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Getting around Ireland

Ireland is a travel bargain this summer. With the favorable rate of exchange, bed-and-breakfast accomodations are as low as $10 and can be booked each night through the local Irish Tourist Board. Or you can reserve ahead in lovely country inns for around $25.

Exploring on your own by bicycle or car is easy here. It's hard to get lost. Maps are good, roads are fairly well marked, and distances between villages are short.

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Driving in Ireland is on the left, of course. But there's little traffic to worry about except in Dublin. (The only problem I had was getting the windshield wipers when I wanted the turn signal.) Just be sure to stay to the left when you do see another car. And remember that sheep and cows have the right of way.

If you are bringing the family and staying a week, you can rent your own thatched cottage in Tully Cross, near Renvyle, in Connemara. The cottages are partly owned by local people who will make you feel welcome and part of the village. These new cottages are designed to give the flavor and charm of the old, but with such modern conveniences as heat and plumbing. Romantic as the originals might look, they were not noted for warmth and comfort. (Around $300 a week.)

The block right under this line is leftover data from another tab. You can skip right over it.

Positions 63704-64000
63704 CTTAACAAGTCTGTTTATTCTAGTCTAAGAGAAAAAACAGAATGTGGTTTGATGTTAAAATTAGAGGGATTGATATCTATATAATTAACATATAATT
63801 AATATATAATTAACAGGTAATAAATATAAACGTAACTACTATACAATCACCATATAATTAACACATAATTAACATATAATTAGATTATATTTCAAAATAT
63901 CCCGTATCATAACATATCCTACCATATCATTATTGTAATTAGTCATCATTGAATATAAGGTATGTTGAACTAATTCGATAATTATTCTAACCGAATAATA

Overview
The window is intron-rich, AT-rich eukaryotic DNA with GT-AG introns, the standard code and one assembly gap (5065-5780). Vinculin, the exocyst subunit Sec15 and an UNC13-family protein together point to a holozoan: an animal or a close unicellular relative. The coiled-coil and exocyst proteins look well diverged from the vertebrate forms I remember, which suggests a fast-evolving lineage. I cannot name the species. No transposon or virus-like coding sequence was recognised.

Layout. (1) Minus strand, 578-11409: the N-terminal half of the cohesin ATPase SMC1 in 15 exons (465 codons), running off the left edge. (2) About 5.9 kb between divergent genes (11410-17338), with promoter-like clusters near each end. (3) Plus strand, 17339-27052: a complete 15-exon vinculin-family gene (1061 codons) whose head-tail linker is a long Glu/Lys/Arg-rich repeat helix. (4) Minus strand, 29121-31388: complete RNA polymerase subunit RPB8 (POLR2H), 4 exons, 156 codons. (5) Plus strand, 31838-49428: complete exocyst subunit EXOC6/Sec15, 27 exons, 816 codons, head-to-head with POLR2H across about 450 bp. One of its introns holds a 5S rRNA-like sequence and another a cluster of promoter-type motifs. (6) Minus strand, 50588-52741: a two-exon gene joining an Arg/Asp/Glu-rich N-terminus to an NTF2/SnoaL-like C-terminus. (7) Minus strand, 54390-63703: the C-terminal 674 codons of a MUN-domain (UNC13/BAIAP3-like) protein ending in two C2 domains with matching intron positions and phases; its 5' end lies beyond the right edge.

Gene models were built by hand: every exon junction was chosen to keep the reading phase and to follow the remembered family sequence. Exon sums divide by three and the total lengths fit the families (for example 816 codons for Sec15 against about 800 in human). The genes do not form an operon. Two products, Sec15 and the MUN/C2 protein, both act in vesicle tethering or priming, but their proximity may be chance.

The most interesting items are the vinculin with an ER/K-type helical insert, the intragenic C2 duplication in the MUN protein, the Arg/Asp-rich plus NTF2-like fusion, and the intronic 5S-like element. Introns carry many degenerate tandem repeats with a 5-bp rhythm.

A special surprise is Irish food. A fine continental-style cuisine has emerged in recent years to live down the traditional reputation of overcooked meats and boiled potatoes. In the west, Irish chefs are taking full advantage of the sea, with smoked salmon, sea trout, and prawns among the local specialties. Vegetables are abundant and fresh from the kitchen garden. And then there's all that brown bread, with loads of creamy butter!

Meals in a good restaurant or inn might seem a little expensive, $18 to $25 for dinner, but a comparable feast in the United States or London would cost far more.

If you're like me, you'll come home singing the praises of Irish food, people , music, and scenery. But everyone will ask about two things - politics and weather. So, about the former: The Republic of Ireland is still a safe country for traveling. The ''troubles'' are currently confined to small areas in Northern Ireland. Remember that the political separation of Ireland happened a generation ago.

The weather, however, is another matter and a much more popular subject of conversation. It does rain a lot in Ireland, but it's a misty kind. The changing light in the rain can actually add to the charm and enhance your photographs - as long as you're prepared. I found an inexpensive, lightweight nylon slicker set from my local Army-Navy surplus store to be invaluable. When a beautiful sunny morning suddenly turned wet, I pulled on my slickers and enjoyed an afternoon of picturetaking unhampered.

For information on cottage rentals, consult your travel agent or write: Rent-an-Irish Cottage Ltd., Shannon Airport House, Shannon International Airport , County Clare, Ireland.

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